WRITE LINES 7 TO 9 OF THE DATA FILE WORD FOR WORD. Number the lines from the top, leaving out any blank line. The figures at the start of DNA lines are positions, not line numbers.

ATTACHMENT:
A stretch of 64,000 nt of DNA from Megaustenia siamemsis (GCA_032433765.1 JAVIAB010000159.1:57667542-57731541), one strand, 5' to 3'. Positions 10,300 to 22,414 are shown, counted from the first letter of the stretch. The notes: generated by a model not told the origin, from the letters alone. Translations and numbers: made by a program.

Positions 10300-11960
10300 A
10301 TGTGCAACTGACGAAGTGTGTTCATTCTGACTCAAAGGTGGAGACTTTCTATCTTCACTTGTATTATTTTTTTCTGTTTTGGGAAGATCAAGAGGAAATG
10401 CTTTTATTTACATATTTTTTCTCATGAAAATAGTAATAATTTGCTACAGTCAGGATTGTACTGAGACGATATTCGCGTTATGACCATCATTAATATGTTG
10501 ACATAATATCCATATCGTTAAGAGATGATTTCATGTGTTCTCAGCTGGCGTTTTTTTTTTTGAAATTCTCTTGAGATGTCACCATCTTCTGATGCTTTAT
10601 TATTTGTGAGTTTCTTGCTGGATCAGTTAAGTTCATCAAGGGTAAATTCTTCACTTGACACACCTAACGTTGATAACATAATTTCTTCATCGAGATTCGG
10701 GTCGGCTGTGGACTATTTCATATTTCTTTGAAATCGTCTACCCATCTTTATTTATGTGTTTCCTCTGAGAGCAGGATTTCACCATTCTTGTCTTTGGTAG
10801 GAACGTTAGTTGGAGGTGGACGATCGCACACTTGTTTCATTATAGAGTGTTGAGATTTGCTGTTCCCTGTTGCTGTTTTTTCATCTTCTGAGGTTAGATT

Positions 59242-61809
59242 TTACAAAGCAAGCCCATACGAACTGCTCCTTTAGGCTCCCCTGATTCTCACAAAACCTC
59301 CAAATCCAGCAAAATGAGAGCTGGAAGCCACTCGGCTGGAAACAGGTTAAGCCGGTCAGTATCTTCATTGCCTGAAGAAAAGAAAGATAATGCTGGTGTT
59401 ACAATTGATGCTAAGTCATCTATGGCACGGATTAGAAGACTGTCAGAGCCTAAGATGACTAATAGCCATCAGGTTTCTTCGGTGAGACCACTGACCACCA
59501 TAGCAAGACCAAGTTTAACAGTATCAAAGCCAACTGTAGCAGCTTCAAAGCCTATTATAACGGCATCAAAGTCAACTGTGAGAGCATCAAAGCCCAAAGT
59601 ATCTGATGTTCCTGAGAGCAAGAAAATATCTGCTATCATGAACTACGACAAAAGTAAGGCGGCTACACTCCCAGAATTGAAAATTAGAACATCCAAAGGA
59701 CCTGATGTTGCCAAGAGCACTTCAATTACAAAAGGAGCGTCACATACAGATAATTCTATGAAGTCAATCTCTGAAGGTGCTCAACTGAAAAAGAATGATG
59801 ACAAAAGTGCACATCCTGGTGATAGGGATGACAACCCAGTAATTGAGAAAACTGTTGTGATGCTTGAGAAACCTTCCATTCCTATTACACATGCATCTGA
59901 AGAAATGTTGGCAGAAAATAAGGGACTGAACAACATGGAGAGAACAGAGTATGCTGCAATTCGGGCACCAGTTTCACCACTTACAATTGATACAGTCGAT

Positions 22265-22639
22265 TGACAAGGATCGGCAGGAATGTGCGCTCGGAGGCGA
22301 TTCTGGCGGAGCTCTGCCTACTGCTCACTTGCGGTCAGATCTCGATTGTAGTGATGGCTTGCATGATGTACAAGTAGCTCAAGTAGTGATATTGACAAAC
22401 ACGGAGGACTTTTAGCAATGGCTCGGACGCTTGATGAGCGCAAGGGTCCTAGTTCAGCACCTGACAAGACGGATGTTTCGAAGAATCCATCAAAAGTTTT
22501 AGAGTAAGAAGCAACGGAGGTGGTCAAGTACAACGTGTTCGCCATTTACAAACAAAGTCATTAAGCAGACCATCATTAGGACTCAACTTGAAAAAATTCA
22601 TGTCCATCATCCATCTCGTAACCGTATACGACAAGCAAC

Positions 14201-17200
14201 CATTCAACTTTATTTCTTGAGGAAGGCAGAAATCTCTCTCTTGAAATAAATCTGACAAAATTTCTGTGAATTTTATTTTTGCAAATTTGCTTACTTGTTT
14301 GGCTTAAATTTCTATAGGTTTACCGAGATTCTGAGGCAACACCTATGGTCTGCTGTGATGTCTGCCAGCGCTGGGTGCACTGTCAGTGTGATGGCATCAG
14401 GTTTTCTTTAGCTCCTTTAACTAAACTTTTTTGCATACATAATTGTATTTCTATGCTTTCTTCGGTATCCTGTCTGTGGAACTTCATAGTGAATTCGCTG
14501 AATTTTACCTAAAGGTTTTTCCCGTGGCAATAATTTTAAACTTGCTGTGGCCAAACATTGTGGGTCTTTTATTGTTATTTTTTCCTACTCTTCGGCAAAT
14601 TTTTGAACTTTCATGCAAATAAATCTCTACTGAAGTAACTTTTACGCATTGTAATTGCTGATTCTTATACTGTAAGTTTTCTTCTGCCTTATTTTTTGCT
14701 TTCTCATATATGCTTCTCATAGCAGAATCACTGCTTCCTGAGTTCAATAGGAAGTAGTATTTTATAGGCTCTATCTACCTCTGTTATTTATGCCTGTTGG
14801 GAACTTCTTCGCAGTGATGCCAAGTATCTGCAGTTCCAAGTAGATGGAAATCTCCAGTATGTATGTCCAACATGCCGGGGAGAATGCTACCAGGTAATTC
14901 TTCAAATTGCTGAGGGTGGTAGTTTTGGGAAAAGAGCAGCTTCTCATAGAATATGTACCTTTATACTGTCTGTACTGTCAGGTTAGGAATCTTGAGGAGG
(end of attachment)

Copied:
10601 TATTTGTGAGTTTCTTGCTGGATCAGTTAAGTTCATCAAGGGTAAATTCTTCACTTGACACACCTAACGTTGATAACATAATTTCTTCATCGAGATTCGG
10701 GTCGGCTGTGGACTATTTCATATTTCTTTGAAATCGTCTACCCATCTTTATTTATGTGTTTCCTCTGAGAGCAGGATTTCACCATTCTTGTCTTTGGTAG
10801 GAACGTTAGTTGGAGGTGGACGATCGCACACTTGTTTCATTATAGAGTGTTGAGATTTGCTGTTCCCTGTTGCTGTTTTTTCATCTTCTGAGGTTAGATT